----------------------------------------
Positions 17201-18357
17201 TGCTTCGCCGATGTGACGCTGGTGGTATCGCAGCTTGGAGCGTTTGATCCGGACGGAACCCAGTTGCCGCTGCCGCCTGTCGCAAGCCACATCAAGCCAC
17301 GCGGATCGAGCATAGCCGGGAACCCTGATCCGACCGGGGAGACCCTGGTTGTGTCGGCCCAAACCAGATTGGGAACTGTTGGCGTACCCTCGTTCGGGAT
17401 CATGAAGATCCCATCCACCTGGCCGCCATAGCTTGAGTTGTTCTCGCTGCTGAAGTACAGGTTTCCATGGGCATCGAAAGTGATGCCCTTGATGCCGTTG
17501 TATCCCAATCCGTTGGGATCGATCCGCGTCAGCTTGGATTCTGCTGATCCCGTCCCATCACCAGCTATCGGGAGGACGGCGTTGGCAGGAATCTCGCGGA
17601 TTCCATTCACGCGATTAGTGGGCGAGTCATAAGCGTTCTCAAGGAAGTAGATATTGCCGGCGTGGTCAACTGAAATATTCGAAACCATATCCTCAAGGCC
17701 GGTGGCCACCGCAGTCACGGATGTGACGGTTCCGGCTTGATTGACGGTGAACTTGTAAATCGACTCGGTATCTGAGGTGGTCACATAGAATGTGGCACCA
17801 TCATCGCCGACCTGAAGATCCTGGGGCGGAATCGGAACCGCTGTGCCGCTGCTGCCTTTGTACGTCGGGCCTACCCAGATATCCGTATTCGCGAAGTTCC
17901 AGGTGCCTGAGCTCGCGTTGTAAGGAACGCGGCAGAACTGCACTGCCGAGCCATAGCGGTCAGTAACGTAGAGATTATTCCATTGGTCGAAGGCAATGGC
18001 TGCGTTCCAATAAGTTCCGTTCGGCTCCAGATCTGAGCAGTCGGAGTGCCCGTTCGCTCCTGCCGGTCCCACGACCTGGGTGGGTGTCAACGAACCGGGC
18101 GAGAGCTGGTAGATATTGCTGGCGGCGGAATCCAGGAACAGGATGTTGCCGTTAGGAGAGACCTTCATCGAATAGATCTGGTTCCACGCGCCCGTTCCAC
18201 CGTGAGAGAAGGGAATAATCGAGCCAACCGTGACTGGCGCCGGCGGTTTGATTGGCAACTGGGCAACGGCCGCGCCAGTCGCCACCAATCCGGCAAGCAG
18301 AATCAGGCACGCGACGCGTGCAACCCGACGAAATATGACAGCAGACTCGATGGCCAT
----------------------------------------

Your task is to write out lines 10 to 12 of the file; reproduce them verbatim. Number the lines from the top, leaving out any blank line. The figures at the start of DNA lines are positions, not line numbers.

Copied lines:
18001 TGCGTTCCAATAAGTTCCGTTCGGCTCCAGATCTGAGCAGTCGGAGTGCCCGTTCGCTCCTGCCGGTCCCACGACCTGGGTGGGTGTCAACGAACCGGGC
18101 GAGAGCTGGTAGATATTGCTGGCGGCGGAATCCAGGAACAGGATGTTGCCGTTAGGAGAGACCTTCATCGAATAGATCTGGTTCCACGCGCCCGTTCCAC
18201 CGTGAGAGAAGGGAATAATCGAGCCAACCGTGACTGGCGCCGGCGGTTTGATTGGCAACTGGGCAACGGCCGCGCCAGTCGCCACCAATCCGGCAAGCAG